So, we retraced our steps and after quite a bit of walking came to the church of Santa Maria Novella. From there it would seem to be a breeze to locate the store on the side street leading to it, but when we went down the street nothing looked familiar. OS was getting a little worried at this point, so I stopped in a small bookshop and asked for directions, only to be told that we had already gone by it! It was around the corner on the street we had just been on. Unbelievable! Back we went, and looked very carefully at every doorway and soon enough, there we were.
Once again, it seemed that a bus must have just dropped off a load of tourists, so it took a while but I was able to pick up replacements for a few of my favorite items. They have really updated the shop from the last time I was there. No longer do you get to chat with the lovely proprietor and linger over your selections. Now, two very efficient clerks take your order and enter it into a computer. That generates a card, which you then bring to the new room in the back lined with counters. After standing in line, you present your card, your purchases are delivered and you pay on the spot. Much more efficient, but less charming. At that point, however, efficient was just what we needed!
We were able to find our way back to the hotel but OS was much more involved with navigation that time. I think I was losing all credibility in his eyes at that point!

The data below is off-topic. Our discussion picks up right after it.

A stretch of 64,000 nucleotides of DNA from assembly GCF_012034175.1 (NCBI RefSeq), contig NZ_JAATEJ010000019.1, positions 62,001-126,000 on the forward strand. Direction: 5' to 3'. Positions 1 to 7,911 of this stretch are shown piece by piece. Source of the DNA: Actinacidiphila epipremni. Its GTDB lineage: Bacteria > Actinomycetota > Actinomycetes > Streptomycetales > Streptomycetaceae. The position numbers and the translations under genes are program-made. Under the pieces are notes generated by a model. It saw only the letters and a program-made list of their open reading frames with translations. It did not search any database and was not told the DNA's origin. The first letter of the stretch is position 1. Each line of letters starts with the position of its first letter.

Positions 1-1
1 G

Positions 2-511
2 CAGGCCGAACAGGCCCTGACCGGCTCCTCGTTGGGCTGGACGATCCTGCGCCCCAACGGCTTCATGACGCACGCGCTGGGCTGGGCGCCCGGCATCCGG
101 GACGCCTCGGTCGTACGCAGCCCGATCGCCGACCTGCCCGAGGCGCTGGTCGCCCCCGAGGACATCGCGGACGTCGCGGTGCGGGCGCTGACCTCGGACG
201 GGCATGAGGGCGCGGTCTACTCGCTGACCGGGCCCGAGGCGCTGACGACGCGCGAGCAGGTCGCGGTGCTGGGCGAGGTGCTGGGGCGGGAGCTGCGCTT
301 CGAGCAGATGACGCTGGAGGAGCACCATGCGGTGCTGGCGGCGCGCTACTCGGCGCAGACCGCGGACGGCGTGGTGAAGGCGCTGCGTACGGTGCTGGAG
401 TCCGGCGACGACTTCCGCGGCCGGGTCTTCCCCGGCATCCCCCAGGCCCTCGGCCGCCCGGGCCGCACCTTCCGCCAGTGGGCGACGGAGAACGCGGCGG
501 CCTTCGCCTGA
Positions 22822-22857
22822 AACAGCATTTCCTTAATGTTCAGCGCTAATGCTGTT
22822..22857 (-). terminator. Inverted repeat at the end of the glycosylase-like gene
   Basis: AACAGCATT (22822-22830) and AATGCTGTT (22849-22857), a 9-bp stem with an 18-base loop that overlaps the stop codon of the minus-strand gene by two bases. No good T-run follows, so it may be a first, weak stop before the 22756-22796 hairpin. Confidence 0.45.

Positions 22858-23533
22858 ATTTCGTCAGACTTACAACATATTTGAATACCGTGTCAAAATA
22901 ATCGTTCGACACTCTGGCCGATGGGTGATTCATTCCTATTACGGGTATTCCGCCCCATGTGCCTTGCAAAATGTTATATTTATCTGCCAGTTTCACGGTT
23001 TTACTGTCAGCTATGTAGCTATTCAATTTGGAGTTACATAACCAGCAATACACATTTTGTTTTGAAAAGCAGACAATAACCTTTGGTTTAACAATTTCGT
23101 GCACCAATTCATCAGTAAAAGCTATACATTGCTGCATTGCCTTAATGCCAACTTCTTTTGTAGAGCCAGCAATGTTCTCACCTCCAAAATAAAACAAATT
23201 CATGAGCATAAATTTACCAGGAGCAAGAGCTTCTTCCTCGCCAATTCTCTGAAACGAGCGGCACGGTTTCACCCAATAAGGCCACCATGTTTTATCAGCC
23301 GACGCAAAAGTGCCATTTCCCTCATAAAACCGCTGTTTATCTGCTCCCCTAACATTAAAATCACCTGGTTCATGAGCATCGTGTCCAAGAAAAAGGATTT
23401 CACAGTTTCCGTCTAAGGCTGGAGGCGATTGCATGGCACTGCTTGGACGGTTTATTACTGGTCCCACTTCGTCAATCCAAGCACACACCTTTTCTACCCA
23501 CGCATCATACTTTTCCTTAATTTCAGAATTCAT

We had a wonderful time in Firenze, and were sad to leave. It did help to know that new adventures awaited us, though, since we were picking up a car on our way out of town and driving to San Gimignano for the next phase of our epic journey!
Recent ActivityView all Europe activity »
- 1 Greek Islands - Which to use as our base?
- 2 Barcelona alternative
- 3 Sicily in feb? If not, where to from Israel?
- 4 Train Questions: Getting a Train to Bruges And One Random Question
- 5 Italy Car Scam
- 6 Great Value Vacations - NOT
- 7 Desperate! photo SD card says "not Formatted" is all lost!?
- 8 Itinerary for 5 adults, 3 kids, 2 weeks, & 1 holiday adventure!
- 9 Driving through Paris
- 10 FRANCE 10 YEARS ON: Paris Dordogne Albi Toulouse Arles S Rhone and Nice
- 11 Spanish Medical Providers
- 12 Road trip with our dog
- 13 Undiscovered Places in Paris
- 14 Train from Polgate to St Pancras
- 15 So Many Places, So Little Time-17 Day Euro Trip--HELP!
- 16 13 Nights Greece, first time, April 2018. HELP
- 17 Vacation apartment registration begins in Paris 1 Oct
- 18 Restaurant recs for French food in Montreux and surrounding area
- 19 Planes, Train, and, well, no automobiles
- 20 Stanbr and Lolly visit Eastern Crete
- 21 Looking for a 5 star resort on Spanish coast for January
- 22 Help with Portugal Itinerary Please
- 23 Restaurant recs for French food in Montreux and surrounding area
- 24 He Musta Saw Us a-Comin': A Brief, Cautionary Tale about Taxis in Rome
- 25 Suggestion for trip to Switzerland, Greece and Italy
31 Epic Days in Italy with 2 teenage sons, Part 2: Firenze